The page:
PRSS SPRING SYMPOSIUM | Ordering the Human: Global Science and Racial Reason

- | | Location: Perry World House

Please register at: https://orderingthehuman.eventbrite.com

Live stream link: https://www.youtube.com/channel/UCZbKZSTYc7_N8dk5aEs19WA/live

Ordering the Human: 

Global Science and Racial Reason 

University of Pennsylvania | Perry World House

Thursday, April 12 | 8:15am - 5:15pm 

Understanding and categorizing racial difference have significant implications for individuals across the globe. Historically, these classifications have been the foundational logics upon which violence is justified and perpetrated. Purportedly “universal” and “stable” racial categories continue to affect health outcomes and resource allocation globally as they are incorporated and reinscribed in scientific and biomedical research. By bringing together an international group of biological and social scientists working on these questions in various national and political contexts, the Penn Program on Race, Science & Society (PRSS) aims to uncover how race as a unit of analysis is defined, operationalized, and reconstituted through scientific and biomedical practices. As the legacies of racial divisions continue to influence and circumscribe lives, this symposium will provide a vital starting point to systematically and synthetically analyze the role of racial science and to strategize possible ways out of the naturalization of racial categories.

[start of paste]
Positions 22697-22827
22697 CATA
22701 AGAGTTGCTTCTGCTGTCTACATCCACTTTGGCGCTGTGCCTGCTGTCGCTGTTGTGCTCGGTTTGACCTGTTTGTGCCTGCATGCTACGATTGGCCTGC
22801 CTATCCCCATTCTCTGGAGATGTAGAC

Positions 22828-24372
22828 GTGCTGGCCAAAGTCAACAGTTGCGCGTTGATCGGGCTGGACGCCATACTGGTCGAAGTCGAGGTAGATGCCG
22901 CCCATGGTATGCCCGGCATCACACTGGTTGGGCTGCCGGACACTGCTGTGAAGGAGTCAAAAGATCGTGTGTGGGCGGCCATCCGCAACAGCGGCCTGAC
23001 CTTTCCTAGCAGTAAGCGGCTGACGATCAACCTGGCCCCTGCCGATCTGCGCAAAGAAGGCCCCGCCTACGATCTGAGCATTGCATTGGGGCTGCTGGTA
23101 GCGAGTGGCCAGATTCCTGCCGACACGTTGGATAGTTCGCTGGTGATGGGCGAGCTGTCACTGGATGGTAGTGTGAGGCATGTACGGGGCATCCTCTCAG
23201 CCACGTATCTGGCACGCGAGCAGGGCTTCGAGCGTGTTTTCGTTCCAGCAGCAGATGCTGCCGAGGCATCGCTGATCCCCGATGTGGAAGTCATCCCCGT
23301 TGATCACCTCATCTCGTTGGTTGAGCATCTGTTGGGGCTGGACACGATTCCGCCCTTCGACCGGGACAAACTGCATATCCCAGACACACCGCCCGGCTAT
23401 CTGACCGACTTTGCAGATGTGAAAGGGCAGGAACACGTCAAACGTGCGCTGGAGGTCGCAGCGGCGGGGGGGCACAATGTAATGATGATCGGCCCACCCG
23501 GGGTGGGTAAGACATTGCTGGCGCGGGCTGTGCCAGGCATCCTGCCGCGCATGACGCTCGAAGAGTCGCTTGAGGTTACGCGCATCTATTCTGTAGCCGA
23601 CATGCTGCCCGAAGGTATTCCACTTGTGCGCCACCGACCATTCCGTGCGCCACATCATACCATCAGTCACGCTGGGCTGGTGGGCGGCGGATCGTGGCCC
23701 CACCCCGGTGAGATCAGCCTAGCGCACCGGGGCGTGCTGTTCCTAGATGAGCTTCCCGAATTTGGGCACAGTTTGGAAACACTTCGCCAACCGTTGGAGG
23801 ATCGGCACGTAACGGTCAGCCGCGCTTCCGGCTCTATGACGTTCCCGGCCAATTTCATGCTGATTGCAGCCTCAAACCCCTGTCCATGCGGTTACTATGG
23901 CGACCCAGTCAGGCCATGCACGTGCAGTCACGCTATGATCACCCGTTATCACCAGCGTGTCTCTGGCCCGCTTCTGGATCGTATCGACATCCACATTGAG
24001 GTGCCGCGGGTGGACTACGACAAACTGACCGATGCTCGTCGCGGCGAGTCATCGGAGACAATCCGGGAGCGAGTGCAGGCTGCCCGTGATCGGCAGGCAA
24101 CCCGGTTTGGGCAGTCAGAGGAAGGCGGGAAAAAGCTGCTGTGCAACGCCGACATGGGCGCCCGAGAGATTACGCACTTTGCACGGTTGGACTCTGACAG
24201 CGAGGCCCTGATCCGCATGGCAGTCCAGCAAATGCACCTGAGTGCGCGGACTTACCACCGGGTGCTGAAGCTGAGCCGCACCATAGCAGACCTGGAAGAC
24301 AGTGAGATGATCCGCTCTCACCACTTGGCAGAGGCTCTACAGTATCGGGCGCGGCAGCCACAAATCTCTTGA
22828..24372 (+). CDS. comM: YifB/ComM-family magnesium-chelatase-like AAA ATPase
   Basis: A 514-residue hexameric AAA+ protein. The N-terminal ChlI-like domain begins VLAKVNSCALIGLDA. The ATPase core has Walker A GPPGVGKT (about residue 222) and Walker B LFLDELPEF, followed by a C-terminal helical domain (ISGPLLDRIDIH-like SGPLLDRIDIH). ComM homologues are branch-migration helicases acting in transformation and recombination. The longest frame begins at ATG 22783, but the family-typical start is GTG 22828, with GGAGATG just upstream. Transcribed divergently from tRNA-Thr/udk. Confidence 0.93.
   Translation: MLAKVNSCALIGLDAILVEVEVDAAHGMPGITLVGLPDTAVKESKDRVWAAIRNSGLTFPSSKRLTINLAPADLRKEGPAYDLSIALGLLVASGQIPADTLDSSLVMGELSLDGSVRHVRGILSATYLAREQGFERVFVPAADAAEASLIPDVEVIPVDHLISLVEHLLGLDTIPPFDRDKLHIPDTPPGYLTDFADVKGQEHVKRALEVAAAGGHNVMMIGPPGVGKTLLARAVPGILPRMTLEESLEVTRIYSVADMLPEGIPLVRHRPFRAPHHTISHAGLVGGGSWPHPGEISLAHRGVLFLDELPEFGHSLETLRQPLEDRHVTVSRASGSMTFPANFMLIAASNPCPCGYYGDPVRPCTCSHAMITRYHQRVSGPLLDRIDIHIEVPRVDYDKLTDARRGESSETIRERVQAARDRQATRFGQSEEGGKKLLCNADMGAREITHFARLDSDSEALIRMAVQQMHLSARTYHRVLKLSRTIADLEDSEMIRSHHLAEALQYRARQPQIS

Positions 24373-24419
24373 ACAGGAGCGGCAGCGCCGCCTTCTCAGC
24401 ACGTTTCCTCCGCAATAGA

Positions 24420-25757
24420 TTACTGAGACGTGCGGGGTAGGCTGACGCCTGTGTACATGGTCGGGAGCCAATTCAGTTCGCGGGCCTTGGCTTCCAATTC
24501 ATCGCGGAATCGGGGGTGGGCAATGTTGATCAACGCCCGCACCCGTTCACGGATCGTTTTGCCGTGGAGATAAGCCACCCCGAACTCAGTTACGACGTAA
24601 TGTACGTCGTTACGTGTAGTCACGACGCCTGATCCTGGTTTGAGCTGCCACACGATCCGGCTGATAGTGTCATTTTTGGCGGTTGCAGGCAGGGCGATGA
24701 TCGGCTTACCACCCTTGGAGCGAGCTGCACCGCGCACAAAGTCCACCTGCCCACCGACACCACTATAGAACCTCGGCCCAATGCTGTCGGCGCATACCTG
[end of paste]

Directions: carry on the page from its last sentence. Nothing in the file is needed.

8:30 – 9:00  Breakfast

9:00 – 9:15  Welcome and Introductions

Wendell Pritchett (Penn)

Dorothy Roberts (Penn)

9:15 – 10:45  Panel 1 | Individuals and Composites

Amade M'charek (University of Amsterdam - Netherlands)

Carolyn Roberts (Yale)

Shirley Sun (Nanyang Technical University - Singapore)

Commentator: Pamela Sankar (Penn)

10:45 – 11:00  Break

11:00 – 12:30  Panel 2 | Purity and Mixture

Projit Bihari Mukharji (Penn)

Ricardo Santos Ventura (FIOCRUZ - Brazil)

João Luis Bastos (UFSC - Brazil)

Vivette García Deister (UNAM - Mexico)

Commentator: Sebastián Gil-Riaño (Penn)

12:30 – 1:30  Lunch

1:30 – 3:00  Panel 3 | Stability and Circulation

Julie Ringelheim (UCLouvain - Belgium)

Ambroise Wonkam (University of Cape Town – South Africa)

Pablo Gómez (UW-Madison)

Commentator: Michael Hanchard (Penn)

3:00 – 3:30  Coffee Break

3:30 – 5:00 Panel 4 | Past and Promise

Kristin Peterson (UC-Irvine)

David Jones (Harvard)

Isaac Warbrick (Auckland Technical University – New Zealand)

Commentator: Evelynn Hammonds (Harvard)

5:00 – 5:15  Closing